In his interview to Outlook, Noam Chomsky was asked whether the Indian media, usually owned by family concerns, had a better chance to do a Katherine Graham who took risks by featuring the Watergate scandal in The Washington Post. His reply offered a universe of insights.
"The Watergate scandal was just a cover-up," he replied. "It was almost nothing. Right at the same time as the Watergate exposure - and this tells you a lot of about the media and the culture - a state terrorist government operation was exposed in the courts. It was called Cointelpro, it was essentially an FBI programme that ran through the Johnson, Kennedy and Nixon administrations. It began with targeting the Communist party, Puerto Ricans, the anti-war movement, the women's movements, the entire new Left....It was a very serious thing, going all the way to political assassination, literally.
"That was exposed at the very same time as Watergate. No attention was paid to it; it was too serious. Cointelpro really told you something about the government. Therefore, it was basically suppressed; it is still suppressed so that people don't know anything about it. Watergate, on the other hand, was a minor scandal. The main scandal about the Watergate was that Nixon went after the relatively rich and powerful people."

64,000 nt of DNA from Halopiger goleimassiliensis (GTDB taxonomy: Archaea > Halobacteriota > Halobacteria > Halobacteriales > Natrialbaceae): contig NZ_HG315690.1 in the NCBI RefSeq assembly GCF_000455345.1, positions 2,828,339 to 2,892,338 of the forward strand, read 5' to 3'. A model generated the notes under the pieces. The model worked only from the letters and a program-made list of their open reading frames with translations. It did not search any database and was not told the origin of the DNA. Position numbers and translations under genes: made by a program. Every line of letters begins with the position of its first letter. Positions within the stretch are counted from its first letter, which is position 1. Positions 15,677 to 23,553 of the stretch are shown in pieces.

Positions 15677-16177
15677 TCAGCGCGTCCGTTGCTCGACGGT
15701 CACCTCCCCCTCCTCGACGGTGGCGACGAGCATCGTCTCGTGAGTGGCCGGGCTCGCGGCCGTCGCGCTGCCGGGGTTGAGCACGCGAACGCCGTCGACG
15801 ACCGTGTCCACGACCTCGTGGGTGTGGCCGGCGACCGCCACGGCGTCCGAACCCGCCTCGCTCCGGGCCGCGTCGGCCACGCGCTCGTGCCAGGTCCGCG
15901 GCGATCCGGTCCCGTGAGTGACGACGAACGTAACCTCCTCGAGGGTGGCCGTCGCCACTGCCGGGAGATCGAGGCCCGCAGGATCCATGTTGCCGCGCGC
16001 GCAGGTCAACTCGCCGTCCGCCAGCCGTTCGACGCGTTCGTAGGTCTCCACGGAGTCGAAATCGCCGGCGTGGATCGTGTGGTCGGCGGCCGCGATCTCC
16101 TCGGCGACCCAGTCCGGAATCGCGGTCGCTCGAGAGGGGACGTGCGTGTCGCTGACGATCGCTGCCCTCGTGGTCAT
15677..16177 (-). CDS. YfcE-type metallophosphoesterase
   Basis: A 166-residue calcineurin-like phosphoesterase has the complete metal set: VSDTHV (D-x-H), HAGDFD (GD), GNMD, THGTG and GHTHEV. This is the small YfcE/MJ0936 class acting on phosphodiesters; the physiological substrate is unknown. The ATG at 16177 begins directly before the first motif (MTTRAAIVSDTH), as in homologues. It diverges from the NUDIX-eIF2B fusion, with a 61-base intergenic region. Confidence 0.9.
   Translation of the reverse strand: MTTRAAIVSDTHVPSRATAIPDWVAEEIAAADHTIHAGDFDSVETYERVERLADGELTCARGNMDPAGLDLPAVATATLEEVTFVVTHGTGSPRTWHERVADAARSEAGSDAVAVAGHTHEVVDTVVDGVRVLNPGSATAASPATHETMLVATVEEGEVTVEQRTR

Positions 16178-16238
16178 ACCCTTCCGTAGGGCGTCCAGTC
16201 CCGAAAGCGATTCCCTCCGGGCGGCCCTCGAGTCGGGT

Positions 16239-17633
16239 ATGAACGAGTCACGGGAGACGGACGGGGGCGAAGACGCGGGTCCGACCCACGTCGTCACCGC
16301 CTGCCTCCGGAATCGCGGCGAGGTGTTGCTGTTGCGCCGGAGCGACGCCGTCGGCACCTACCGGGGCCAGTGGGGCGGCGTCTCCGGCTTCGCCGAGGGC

I suppose going by Chomsky's insights in the matter, the question to ask is what is the Cointelpro that the Indian media is trying to hide in its pursuit of the Commonwealth Games scandal? Is it the operation in Chhatisgarh or false flag terror attacks blamed on innocent people? In any case I would give Kalmadi the benefit of doubt. He is at best a very small fish in the web of corruption. Usually when something related to religious strife or any other parochial mess hogs the headlights, we should keep an eye peeled for a bill to curb civil rights that is going to be surreptitiously pushed through parliament, or a commerical deal that is signed away from public gaze. Who knows, had the BJP not agreed to a rushed state-guarantee for the now discredited US Enron deal during its controversial 13-day rule in 1996, it might never have been enabled to form a majority again. Such is the corporate prowess in India today. But that still does not quite add up to an Indian Cointelpro. Or does it?
Hopefully time, if not the Indian media, will tell some time soon.